However the law cautions that the powers of a police officer or member of disciplined service should not be construed to be conferred upon private security service providers.

The law states that a private security provider shall not:

(a) use or allow the use of uniforms similar to any of the uniforms worn by any disciplined forces or any national security organ in Kenya

(b) brand its vehicles in similar colors with any disciplined force or national security organ in Kenya

(c) install communication tools or systems capable of interfering with a communication system used by any disciplined forces or national security organ in Kenya

(d) use the names, logos, initials and emblems similar or resembling those of a national security organ or a disciplined service

(e) use or install equipment that is capable of intercepting or otherwise interfering with another person's communication or

(f) use or install such other equipment as the Cabinet Secretary may from time to time prescribe.

A private security service provider is not allowed to use or allow the use of firearms in rendering of a security service.

There are two levies that private security service providers should be mindful of:

1. Private Security Fidelity Levy

The law states that this levy will be imposed by the Cabinet Secretary on the advice of the Authority on all private security service firms licensed to provide private security services.

The Cabinet Secretary will further determine the different amounts of levy to be paid by individuals and private security firms that are licensed.

2. Private Security Fidelity Fund

The Private Security Fidelity is a fund created to sustain the operations of the Authority and to organize training workshops or seminars for private security providers. It shall have a Board of Trustees whose regulations for qualifications and appointment.

All private security service providers are governed by a Code of Conduct. This Code is legally binding on all security service providers and may be amended from time to time by the Cabinet Secretary. The code is as follows:

A registered private security provider shall—

  1. not accept any contract or act in a manner which violates the national or international law
  2. strive to ensure the highest standards within the private security services industry and support the application of a transparent and fair licensing system throughout the sector, regardless of the size of the individual companies concerned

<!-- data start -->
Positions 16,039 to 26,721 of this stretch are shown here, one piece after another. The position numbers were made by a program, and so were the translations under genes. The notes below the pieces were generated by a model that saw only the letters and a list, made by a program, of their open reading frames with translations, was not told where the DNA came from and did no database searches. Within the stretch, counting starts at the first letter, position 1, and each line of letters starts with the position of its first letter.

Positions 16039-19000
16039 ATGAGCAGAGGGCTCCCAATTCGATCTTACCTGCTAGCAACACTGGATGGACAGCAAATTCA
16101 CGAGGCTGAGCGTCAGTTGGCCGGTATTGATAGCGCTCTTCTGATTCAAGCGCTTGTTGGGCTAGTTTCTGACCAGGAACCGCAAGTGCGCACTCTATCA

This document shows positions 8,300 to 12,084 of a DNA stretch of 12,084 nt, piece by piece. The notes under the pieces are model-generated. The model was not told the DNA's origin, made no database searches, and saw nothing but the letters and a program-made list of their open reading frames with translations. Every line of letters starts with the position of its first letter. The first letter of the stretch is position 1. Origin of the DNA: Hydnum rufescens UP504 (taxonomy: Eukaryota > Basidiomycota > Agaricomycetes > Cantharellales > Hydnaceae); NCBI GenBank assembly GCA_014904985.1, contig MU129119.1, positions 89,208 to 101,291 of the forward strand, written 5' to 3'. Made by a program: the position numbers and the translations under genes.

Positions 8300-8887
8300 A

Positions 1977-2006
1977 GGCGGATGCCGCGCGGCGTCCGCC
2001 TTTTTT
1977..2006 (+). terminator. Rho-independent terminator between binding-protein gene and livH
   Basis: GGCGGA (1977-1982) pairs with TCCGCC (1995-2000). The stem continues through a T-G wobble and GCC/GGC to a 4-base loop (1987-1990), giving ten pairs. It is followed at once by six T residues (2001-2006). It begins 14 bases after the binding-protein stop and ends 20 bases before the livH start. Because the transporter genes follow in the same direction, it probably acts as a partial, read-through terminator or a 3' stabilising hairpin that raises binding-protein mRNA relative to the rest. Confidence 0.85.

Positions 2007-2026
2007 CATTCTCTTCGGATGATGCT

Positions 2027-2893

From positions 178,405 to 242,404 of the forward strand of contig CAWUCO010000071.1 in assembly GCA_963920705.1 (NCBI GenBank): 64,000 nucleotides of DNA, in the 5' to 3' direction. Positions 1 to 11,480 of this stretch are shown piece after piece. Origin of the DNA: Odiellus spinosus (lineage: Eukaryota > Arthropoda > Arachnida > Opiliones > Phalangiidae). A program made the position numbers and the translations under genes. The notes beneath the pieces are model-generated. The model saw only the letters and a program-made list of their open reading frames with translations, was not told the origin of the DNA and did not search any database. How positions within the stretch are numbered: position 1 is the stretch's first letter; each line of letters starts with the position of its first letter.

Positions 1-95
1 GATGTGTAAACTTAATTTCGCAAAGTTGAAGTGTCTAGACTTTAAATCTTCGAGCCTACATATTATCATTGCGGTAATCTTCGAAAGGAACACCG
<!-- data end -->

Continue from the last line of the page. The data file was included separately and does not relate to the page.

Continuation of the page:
3. provide basic training for new employees, where state institutions do not provide it, and internal training systems which shall cover international and national law, cultural sensitivity, first aid and gender issues and further training on a continuous basis
  4. ensure that the staff it engages are recruited according to objective criteria and have
    1. no criminal record
    2. not committed past human rights violations and
    3.  not been dishonorably discharged from state organs that provide security services or similar agencies abroad
  5. develop standard operating procedures and put in place strict and detailed guidelines on the use of minimal force in accordance with international best practices
  6. ensure that employees of private security firms are not subjected to human rights abuses and that services provided to them are examined for their potential impact on human rights
  7. ensure that minimum national standards of health and safety at the employees workplace are maintained, or surpassed, and that risk assessment and prevention is at the highest possible level
  8. cooperate with national law enforcement authorities, providing any information necessary for law enforcement or crime prevention while respecting client confidentiality and without contravening the law
  9. not have any affiliation with political movements, paramilitary or criminal groups, or security agencies in a manner likely to contravene the law or this Code
  10. develop internal systems of governance including a code of conduct, and policies on the recruitment, training, financial and contractual policies and registration of employees, amongst other things, and these systems will be open to public scrutiny at all times
  11. promptly and thoroughly investigate complaints of inappropriate or illegal behaviour by staff, and shall inform the police of these actions when appropriate; and
  12. work with other members of the private security sector and other relevant bodies to promote adherence to this Code and general professionalism across the sector